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Senior registrar on the phone working on fellowship plan

Fellowship plan: why you need one

🕑 6 minutes read


Have a fellowship plan ready to take the pressure off


After four to five years of medical school and three to seven years of training, for a lot of registrars and senior doctors in training, undertaking a medical fellowship is the final step before establishing yourself as a specialist in your field. Having a fellowship plan will help you survive and ensure you can live comfortably during your medical fellowship.

A fellowship provides a challenging platform to fine tune your expertise while potentially opening up greater career opportunities. However, for a lot of those who embark on a medical fellowship, there is a lot to know and consider prior to jumping head first into such a project.

The greatest challenge is being able to continue providing for you (and your family if you have one) when faced with a significant reduction in income. While on a medical fellowship in Australia or the UK, your income may reduce to anywhere from $50K to $100K (AUD) per annum, which in some cases, may represent a reduction of over 50% from your senior registrar year income. If you choose to complete an overseas fellowship in Europe, Canada or somewhere in the US, you may not receive any salary at all! To make matters worse, all expenses are typically out-of-pocket, meaning you will need to fund your own flights, accommodation and living costs.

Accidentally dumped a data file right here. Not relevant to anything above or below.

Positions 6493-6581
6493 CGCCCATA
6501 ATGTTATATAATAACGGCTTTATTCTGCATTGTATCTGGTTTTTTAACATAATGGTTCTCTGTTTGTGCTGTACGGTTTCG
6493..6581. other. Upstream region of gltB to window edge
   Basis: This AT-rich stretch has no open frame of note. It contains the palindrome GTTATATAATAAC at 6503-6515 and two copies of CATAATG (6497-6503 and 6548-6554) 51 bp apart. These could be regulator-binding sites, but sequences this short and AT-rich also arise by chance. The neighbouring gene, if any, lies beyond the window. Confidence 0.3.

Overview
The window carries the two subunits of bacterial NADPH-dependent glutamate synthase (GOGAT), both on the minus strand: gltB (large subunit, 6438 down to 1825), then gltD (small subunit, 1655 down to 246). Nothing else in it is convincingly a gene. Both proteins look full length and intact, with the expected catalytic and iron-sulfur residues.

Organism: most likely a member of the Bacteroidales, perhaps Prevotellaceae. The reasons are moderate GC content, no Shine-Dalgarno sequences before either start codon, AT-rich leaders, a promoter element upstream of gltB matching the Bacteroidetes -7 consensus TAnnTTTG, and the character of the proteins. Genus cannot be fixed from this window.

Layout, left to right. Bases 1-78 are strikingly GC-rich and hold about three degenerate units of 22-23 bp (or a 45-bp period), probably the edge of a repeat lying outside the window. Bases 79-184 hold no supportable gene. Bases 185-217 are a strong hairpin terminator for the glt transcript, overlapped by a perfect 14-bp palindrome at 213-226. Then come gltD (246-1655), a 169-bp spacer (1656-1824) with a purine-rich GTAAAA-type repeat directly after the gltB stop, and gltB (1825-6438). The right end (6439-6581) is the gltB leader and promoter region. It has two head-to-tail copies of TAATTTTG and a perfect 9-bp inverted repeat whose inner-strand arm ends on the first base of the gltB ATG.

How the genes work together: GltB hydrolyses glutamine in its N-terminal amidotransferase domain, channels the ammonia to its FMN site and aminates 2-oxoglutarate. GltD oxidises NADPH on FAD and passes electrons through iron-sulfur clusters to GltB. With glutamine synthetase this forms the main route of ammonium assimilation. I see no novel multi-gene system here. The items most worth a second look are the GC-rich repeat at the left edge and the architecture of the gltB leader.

This article will outline what you need to consider when creating a fellowship plan by highlighting some of the key decisions you may be faced with in the lead up to commencing your medical fellowship.


Budget for your medical fellowship now


If you are completing your registrar years or undertaking some locum work prior to your fellowship, you are more than likely in a cash flow positive position, where you are saving funds without too much thought, which is a useful position to be in. This is unlikely to be the case once your medical fellowship commences so it becomes increasingly important to establish a budget and start a savings fund for your fellowship years.